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Lyr Add: Nathan Killed the Bell Cow

toadfrog 25 May 03 - 11:41 PM
GUEST,Q 26 May 03 - 03:37 PM
GUEST,Q 26 May 03 - 06:13 PM
masato sakurai 26 May 03 - 07:23 PM
toadfrog 30 May 03 - 01:05 PM
GUEST,Q 30 May 03 - 01:57 PM
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Subject: Lyr Add: Nathan Killed the Bell Cow
From: toadfrog
Date: 25 May 03 - 11:41 PM

NATHAN KILLED THE BELL-COW
(Traditional)
Nathan killed the bell-cow and fed the dogs the liver
And now we're out of meat, and we'll hang the dogs forever.
We'll hang the dogs forever, we'll hang the dogs forever.
And now we're out of meat, and we'll hang the dogs forever.

The hawk shoot the buzzard, and the buzzard shoot the crow,
We'll wander through Blythe Canyon* and kill the buffalo.
We'll kill the buffalo, we'll kill the buffalo.
We'll wander through Blythe Canyon and kill the buffalo.

The maggots and the skippers they do grow so very bold,
Them sav'in up your buttermilk, seven years old.
Seven years old, seven years old,
Them sav'in up your buttermilk, seven years old.

*Alternative: "Wind through bright cane yonder."

In Green are the Woods, sung by Helena Triplett. Liner notes say: "Another song from Phyllis Marks. She explained to me that this was a play-party song from the Civil War era."
JWM


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Subject: RE: Lyr Add: Nathan Killed the Bell Cow
From: GUEST,Q
Date: 26 May 03 - 03:37 PM

Anyone know of a precursor or traditional version?


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Subject: RE: Lyr Add: Nathan Killed the Bell Cow
From: GUEST,Q
Date: 26 May 03 - 06:13 PM

The song has elements of "Shoot the Buffalo," a dance song (see thread 26594, for a version from Randolph) but the first verse, "Nathan..." has no antecedents that I can find. Made up by Phyllis Marks?
The verse about maggots and skippers is a floater. The song may be related to "We'll Hunt the Buffalo," but they have little in common except killing a buffalo.

I would speculate that this dance tune originated near the beginning of the 20th century, and does not go back as far as the Civil War. Apparently no precurser from the 19th century is known.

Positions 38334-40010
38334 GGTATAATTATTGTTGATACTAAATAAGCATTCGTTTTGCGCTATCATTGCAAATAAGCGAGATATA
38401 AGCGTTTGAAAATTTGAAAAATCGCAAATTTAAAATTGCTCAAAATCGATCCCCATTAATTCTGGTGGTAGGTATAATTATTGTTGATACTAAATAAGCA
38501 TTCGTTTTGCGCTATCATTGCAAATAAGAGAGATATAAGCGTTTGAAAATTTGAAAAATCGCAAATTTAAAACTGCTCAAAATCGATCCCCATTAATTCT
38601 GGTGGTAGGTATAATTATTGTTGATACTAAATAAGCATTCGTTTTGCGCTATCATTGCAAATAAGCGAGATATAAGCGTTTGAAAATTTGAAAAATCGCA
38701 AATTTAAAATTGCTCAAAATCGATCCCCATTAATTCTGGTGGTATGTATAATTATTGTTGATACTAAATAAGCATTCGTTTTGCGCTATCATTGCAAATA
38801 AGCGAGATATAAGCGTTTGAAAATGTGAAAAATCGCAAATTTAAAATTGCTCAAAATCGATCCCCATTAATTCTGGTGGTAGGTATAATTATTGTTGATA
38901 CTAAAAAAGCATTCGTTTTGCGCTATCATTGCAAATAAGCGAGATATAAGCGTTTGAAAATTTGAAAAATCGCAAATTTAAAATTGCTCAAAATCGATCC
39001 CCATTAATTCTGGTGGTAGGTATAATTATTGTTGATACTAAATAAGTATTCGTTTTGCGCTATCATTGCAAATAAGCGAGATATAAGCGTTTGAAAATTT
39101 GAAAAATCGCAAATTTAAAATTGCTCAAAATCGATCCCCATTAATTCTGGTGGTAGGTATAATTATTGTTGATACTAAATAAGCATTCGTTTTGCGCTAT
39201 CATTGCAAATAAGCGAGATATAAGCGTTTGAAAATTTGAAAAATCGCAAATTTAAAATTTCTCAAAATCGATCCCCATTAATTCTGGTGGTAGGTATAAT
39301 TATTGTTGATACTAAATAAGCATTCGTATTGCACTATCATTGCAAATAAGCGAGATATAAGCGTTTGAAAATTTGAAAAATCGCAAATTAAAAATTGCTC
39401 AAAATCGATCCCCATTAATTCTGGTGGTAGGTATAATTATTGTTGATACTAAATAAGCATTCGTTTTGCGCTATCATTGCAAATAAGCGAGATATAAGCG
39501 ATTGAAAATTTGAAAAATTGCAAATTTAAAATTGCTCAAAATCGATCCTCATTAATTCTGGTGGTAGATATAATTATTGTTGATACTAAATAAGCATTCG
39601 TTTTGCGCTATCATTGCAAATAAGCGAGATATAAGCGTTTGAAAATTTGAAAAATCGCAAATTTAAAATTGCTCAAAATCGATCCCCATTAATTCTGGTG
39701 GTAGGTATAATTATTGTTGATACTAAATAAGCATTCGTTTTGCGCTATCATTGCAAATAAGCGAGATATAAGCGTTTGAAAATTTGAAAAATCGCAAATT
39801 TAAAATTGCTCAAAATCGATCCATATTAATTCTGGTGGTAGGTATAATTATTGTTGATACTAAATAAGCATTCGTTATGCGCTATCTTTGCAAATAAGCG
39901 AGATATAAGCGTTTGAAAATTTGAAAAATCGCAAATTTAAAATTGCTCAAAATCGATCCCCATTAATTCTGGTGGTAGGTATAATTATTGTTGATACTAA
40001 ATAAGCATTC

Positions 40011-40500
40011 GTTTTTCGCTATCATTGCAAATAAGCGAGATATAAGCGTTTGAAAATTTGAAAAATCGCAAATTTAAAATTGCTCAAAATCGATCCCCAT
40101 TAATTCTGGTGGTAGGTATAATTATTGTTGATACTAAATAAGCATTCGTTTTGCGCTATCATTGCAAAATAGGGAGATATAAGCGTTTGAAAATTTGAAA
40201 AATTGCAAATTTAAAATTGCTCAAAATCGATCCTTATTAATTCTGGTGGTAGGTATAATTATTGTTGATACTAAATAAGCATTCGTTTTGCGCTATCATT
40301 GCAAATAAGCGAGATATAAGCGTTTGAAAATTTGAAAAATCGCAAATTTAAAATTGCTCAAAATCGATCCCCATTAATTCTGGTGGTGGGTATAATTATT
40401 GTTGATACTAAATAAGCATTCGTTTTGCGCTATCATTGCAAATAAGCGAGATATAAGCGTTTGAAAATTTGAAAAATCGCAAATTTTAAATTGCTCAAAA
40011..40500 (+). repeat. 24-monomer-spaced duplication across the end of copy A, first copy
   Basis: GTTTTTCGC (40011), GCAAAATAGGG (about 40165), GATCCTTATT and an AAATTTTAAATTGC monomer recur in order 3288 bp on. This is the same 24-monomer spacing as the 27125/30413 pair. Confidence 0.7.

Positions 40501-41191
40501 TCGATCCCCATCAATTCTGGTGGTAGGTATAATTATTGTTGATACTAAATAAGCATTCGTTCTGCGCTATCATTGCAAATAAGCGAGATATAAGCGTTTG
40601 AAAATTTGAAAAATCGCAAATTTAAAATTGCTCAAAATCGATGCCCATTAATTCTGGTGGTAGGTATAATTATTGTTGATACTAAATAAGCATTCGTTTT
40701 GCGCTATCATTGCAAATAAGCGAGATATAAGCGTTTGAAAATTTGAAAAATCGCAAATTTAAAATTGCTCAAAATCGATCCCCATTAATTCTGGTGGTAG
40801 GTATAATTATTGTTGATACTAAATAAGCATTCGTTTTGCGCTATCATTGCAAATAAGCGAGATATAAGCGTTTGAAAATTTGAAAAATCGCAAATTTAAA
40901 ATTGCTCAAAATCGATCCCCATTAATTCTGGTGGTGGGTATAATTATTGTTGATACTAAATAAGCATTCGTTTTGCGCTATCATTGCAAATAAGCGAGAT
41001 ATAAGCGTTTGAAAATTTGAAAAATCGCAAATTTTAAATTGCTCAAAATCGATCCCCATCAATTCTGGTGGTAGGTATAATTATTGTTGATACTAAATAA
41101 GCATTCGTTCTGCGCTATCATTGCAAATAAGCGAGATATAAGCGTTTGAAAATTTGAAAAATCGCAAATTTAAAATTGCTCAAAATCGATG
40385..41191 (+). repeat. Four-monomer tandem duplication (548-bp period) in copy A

Thread 26594: Shoot the Buffalo


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Subject: RE: Lyr Add: Nathan Killed the Bell Cow
From: masato sakurai
Date: 26 May 03 - 07:23 PM

Only one recording (by Phyllis Marks) is on the list at Folk Music Index:

Nathan Killed the Bell Cow

1. Marks, Phyllis. Folksongs and Ballads, Vol 2. Phyllis Marks, Augusta Heritage AHR 008, Cas (1991), cut#1.07

~Masato


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Subject: RE: Lyr Add: Nathan Killed the Bell Cow
From: toadfrog
Date: 30 May 03 - 01:05 PM

The assumption being, if there is no known precursor, the person who sang the song must have made it up?? I'm not a folklore scholar, but I'm a little puzzled by that assumption. I've ordered that casette, so if it comes with more information, I'll post it.

Yes, I'd swear I'd heard that "buttermilk" verse somewhere before, but I couldn't say where


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Subject: RE: Lyr Add: Nathan Killed the Bell Cow
From: GUEST,Q
Date: 30 May 03 - 01:57 PM

I've been digging for maggots and skippers, working on that verse as well. No buttermilk, but these:

Milk in the dairy getting mighty old,
Skippers and the mice working mighty bold,
Sing song Kitty can't yer kinny meo
Keymo ki mo doro hi me hi me ho.
In come Sally singing, sometimes
Penny with a wink turnings cat
Sing song Kitty can't yer ki meo
Key mo ki mo doro hi, me hi me ho.

Obviously descended from the song "Kemo Kimo." Collected in 1915, "sung by an ex-slave." N. I. White, American Negro Folk-Songs, 1928 (1965 reprint by Folklore Associates), p. 176.

I went up to town to get a cake of cheese,
The skippers and the maggots and a long-tailed mouse,
Yonder come a nigger with a bucket full o' souse,
Just come down from the white folk's house.

Collected 1915-1916, Auburn, AL, heard in southern Alabama.
Also in White, p. 176.
Kemo Kimo is an old English nonsense rhyme, but it got a workout in minstrel shows in mid-19th century and later and passed into Negro folk songs.
A variant of the first occurs in "Git Along John," Negro Singers' Own Book, 1846(?). Mentioned in White, p. 175. A similar verse was reported by Odum, also mentioned in White.

The buzzards and the hawks appear in a number of old Negro rhymes and tales. One in Tally (collected in the 1920s):
Once: De hawk an' de buzzard went to roost,
An' de hawk got up wid a broke off tooth.
Den: De hawk an' de buzzard went to law,
An' de hawk came back wid a broke up jaw
Dat buzzard tried to plead his case,
Den he went home wid a smashed in face.
Talley, Negro Folk Rhymes.


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